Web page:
Action to tackle a financial crisis in social services could put further pressure on the NHS, which is already facing major bed blocking problems in the South East of England.
A survey by the Association of Directors of Social Services found English social services departments were facing an average 2.1 per cent mid-year overspend - an average of£1.45m.
Social services directors in 22 local authorities anticipated an overspend of more than 3 per cent, with one projecting a 7.5 per cent overspend.
A report on the survey warns that rectifying the problem will 'impact severely on children, the disabled and older people, or partners in closely related services - especially health'.
Reports of 'crisis conditions' at St Peter's Hospital in Chertsey last week prompted British Medical Association chair Dr Ian Bogle to warn that 'winter pressures' in the NHS were now a 'year-round phenomenon'.
An Ashford and St Peter's Hospital trust spokesperson said overcrowding in the accident and emergency department was made worse by having 42 beds blocked.
But she blamed a lack of nursing and residential home places, compounded by many homes 'being turned into luxury flats', rather than funding or poor social services response for the problem.
The government said last week that teams of 'change agents' were being set up to help the NHS and social services through the winter.
Health secretary Alan Milburn told the ADSS/Local Government Association annual conference last week that 'some local winter planning arrangements' were based on 'stronger joint working between health and social services' than others.
'Where social services are under financial pressure of course they should be receiving help from the local NHS, 'he said.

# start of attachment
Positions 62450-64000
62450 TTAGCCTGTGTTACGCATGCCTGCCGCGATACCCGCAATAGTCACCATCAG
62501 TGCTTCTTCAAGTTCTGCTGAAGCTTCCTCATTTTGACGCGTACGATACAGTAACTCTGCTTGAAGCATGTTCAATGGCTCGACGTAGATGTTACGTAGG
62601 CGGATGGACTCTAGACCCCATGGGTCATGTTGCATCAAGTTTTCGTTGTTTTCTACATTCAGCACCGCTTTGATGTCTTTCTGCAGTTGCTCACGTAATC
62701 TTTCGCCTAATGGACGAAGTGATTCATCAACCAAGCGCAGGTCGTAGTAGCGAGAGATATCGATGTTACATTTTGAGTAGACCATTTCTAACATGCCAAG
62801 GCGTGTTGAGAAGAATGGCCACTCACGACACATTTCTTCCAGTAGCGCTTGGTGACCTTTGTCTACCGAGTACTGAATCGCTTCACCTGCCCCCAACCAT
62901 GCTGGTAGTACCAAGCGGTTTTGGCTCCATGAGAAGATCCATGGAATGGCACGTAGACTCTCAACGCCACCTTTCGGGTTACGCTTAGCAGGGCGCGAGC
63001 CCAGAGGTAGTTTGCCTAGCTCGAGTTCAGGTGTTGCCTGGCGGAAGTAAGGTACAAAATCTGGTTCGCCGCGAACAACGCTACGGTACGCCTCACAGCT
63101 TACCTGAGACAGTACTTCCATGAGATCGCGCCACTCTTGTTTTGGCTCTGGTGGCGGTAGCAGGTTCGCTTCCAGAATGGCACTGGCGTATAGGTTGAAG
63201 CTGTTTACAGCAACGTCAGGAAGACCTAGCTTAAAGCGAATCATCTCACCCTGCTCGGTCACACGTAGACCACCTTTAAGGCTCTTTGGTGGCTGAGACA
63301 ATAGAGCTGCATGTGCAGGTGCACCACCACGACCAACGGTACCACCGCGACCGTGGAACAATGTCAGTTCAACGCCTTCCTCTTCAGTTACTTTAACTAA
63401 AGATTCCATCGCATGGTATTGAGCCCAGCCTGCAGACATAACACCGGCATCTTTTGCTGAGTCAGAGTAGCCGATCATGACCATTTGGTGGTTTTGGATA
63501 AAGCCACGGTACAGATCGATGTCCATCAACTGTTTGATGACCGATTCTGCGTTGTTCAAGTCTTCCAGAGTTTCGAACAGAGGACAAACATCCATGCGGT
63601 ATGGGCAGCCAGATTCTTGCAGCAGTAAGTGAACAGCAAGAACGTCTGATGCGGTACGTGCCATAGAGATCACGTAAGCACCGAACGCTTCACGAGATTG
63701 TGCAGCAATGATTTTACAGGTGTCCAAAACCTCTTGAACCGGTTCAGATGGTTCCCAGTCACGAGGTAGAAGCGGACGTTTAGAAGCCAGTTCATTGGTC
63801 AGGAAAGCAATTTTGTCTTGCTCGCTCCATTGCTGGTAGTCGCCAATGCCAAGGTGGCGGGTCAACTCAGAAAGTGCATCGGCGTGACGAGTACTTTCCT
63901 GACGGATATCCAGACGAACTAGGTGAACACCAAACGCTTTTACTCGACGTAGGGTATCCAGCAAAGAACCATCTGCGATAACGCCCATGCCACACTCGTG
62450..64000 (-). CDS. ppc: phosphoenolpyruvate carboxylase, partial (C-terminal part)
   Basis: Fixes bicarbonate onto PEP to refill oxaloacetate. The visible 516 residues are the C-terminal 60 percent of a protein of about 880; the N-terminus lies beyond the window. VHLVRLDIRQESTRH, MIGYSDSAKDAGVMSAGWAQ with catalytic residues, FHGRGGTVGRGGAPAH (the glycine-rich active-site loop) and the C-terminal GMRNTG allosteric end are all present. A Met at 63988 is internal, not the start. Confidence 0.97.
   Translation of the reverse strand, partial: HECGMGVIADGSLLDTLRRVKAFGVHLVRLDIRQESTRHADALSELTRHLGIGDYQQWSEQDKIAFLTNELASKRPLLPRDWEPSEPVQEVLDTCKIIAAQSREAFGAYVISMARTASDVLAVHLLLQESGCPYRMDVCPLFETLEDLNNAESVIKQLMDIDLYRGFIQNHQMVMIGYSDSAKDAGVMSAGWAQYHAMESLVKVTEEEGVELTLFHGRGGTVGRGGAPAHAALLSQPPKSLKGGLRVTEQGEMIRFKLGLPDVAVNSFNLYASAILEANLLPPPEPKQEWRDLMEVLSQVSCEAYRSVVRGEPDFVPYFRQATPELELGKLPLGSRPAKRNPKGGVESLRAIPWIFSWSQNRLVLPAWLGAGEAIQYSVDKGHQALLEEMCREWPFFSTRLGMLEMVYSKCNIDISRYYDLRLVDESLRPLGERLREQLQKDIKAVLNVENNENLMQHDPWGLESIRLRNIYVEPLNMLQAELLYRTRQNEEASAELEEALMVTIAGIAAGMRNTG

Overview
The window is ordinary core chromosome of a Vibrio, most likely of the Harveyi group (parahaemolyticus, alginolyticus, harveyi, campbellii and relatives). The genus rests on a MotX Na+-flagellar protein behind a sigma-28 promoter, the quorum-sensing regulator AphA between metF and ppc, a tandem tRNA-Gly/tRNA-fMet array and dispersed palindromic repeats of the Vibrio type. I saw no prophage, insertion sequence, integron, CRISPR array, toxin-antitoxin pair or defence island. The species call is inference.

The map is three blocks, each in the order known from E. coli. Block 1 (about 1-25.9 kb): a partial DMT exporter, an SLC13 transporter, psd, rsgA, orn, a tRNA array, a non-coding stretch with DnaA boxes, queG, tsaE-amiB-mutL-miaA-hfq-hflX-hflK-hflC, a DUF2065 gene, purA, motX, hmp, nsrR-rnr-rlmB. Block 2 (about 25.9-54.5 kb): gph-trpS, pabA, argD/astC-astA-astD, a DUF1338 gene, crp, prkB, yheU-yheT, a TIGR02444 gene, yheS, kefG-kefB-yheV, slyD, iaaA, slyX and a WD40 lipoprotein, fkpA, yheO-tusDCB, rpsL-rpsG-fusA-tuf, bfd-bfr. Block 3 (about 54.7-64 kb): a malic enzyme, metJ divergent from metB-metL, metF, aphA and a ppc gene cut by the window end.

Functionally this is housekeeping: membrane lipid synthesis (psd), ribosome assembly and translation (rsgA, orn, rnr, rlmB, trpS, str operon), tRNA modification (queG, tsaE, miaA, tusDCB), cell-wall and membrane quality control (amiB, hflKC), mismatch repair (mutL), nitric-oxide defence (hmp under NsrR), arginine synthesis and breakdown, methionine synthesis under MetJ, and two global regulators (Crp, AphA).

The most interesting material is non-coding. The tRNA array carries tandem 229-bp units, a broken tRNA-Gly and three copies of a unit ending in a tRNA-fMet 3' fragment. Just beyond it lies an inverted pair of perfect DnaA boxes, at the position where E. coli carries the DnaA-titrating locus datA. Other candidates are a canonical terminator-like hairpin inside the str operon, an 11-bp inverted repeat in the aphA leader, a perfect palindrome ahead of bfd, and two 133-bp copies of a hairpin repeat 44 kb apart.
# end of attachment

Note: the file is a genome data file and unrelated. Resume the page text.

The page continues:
But speaking later to journalists, Mr Milburn denied this meant 'bailing out overspends or financial problems'.
Social services directors in 71 out of 150 English local authorities responded to the ADSS survey. Most felt that the current position was worse than last year, and would be worse next year.
While just over half the overspends were in children's services, 28 per cent came from services for elderly people and 20 per cent from learning difficulty services.
ADSS president Moira Gibb told HSJ she was 'worried' by the budget problems.' Cumulatively it is very significant. Every authority is going to have to look locally at what the solutions are.'
Ms Gibb said the reasons behind the overspends were 'complex'. One of the major factors was 'people living longer', increasing the amount needed to fund care packages.
Ms Gibb also blamed the knock-on effect from dealing with last winter's pressures. She said social services had been 'very effective' at getting people out of the hospital system' but this had left them with additional ongoing commitments.